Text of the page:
BOSTON - Quotes, notes and stars from the Red Sox' 6-3 loss to the Kansas City Royals

QUOTES:

"We continually do a great job in creating opportunities and I'm confident that (the struggles with men in scoring position) will turn.'' - John Farrell

"When you start off with a five-run spot in the first, that's a tough deficit to overcome.'' - Steven Wright.

"That's how it goes sometimes. Sometimes, we score when we're not expecting to and then when we need to score, sometimes it doesn't happen.'' - Mookie Betts on the team going 4-for-15 with RISP.

 

NOTES:

* The loss was just the third in the last 13 series openers for the Red Sox.

* The game marked the first time in 20 home games in which the Sox never led.

* Boston was 4-for-15 with runners in scoring position.

* The first four hitters in the order were 13-for-19 (.684). The fifth-through-nine hitters, however, were just 2-for-21 (.095).

* Mookie Betts (five hits) leads the majors with 55 multi-hit games.

* Dustin Pedroia has reached base in each of his last eight plate appearances.

* David Ortiz's double was the 625th of his career, passing Hank Aaron to move into 10 place in MLB history.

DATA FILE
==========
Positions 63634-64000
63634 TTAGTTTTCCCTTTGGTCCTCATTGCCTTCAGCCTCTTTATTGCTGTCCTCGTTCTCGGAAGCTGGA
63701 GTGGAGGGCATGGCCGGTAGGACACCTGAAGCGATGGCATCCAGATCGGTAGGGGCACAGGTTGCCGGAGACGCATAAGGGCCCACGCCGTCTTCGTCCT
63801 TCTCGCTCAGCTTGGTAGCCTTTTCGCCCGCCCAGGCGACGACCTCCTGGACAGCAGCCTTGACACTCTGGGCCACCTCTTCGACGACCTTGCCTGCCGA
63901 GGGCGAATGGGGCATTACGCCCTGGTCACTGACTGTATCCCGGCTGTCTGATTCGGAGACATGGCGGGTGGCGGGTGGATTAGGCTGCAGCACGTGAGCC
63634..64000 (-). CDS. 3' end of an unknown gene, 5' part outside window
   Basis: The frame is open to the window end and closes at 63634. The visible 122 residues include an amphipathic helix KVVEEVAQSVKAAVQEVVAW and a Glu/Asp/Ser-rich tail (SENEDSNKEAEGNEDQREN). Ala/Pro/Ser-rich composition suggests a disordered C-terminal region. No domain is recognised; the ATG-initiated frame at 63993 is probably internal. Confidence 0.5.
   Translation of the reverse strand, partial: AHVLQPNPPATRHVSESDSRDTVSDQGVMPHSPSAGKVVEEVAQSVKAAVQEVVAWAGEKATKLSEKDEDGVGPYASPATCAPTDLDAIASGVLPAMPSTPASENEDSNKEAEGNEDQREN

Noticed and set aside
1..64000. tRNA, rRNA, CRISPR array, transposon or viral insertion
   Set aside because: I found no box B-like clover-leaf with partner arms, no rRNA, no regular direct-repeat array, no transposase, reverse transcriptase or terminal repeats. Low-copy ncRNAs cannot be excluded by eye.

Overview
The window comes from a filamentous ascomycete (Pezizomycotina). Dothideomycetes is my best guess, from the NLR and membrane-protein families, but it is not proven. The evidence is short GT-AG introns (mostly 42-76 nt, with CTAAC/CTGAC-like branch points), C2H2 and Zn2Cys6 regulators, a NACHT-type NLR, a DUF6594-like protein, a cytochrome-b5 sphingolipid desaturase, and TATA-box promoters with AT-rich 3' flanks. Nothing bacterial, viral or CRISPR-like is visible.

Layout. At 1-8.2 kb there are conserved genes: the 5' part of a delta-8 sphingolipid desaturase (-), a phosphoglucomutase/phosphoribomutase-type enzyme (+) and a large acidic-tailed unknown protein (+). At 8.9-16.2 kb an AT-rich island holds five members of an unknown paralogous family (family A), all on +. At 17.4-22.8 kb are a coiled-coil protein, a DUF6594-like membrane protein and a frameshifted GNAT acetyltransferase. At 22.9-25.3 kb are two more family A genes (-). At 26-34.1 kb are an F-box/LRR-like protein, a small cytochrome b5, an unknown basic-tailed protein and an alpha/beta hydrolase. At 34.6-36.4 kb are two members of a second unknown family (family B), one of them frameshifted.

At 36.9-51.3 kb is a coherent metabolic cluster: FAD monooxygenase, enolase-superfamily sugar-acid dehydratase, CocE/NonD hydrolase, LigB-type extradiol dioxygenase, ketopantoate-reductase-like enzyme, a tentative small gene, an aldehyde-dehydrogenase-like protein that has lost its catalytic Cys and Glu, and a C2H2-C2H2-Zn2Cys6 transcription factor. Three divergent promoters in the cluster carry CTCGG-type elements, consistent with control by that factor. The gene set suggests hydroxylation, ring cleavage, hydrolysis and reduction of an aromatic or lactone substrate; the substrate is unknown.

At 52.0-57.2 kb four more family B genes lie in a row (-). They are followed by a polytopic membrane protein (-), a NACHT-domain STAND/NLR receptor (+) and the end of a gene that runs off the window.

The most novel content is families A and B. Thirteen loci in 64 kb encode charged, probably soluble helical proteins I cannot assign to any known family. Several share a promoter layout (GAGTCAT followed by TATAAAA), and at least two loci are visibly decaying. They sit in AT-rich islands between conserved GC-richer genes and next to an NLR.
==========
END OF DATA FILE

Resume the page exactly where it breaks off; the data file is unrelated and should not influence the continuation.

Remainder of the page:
* Ortiz leads the A.L. in doubles (41) and extra-base hits (72).

 

STARS:

1) Eric Hosmer

Hosmer cranked a three-run homer into the Monster Seats four batters into the game, and the Royals were off and running with a five-run inning.

2) Ian Kennedy

The Royals starter wasn't dominant, allowing nine hits in 5 1/3 innings, but he bailed himself out of a number of jams and limited the Sox to just two runs.

3) Mookie Betts

Betts had his first career five-hit night and knocked in two of the three Red Sox runs, though he also got himself picked off first base.

 

First impressions: Royals' five-run first inning dooms Red Sox in 6-3 loss

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First impressions: Royals' five-run first inning dooms Red Sox in 6-3 loss

First impressions from the Red Sox' 6-3 loss to the Kansas City Royals:

 

Steven Wright recovered nicely after the first inning, but the damage was done.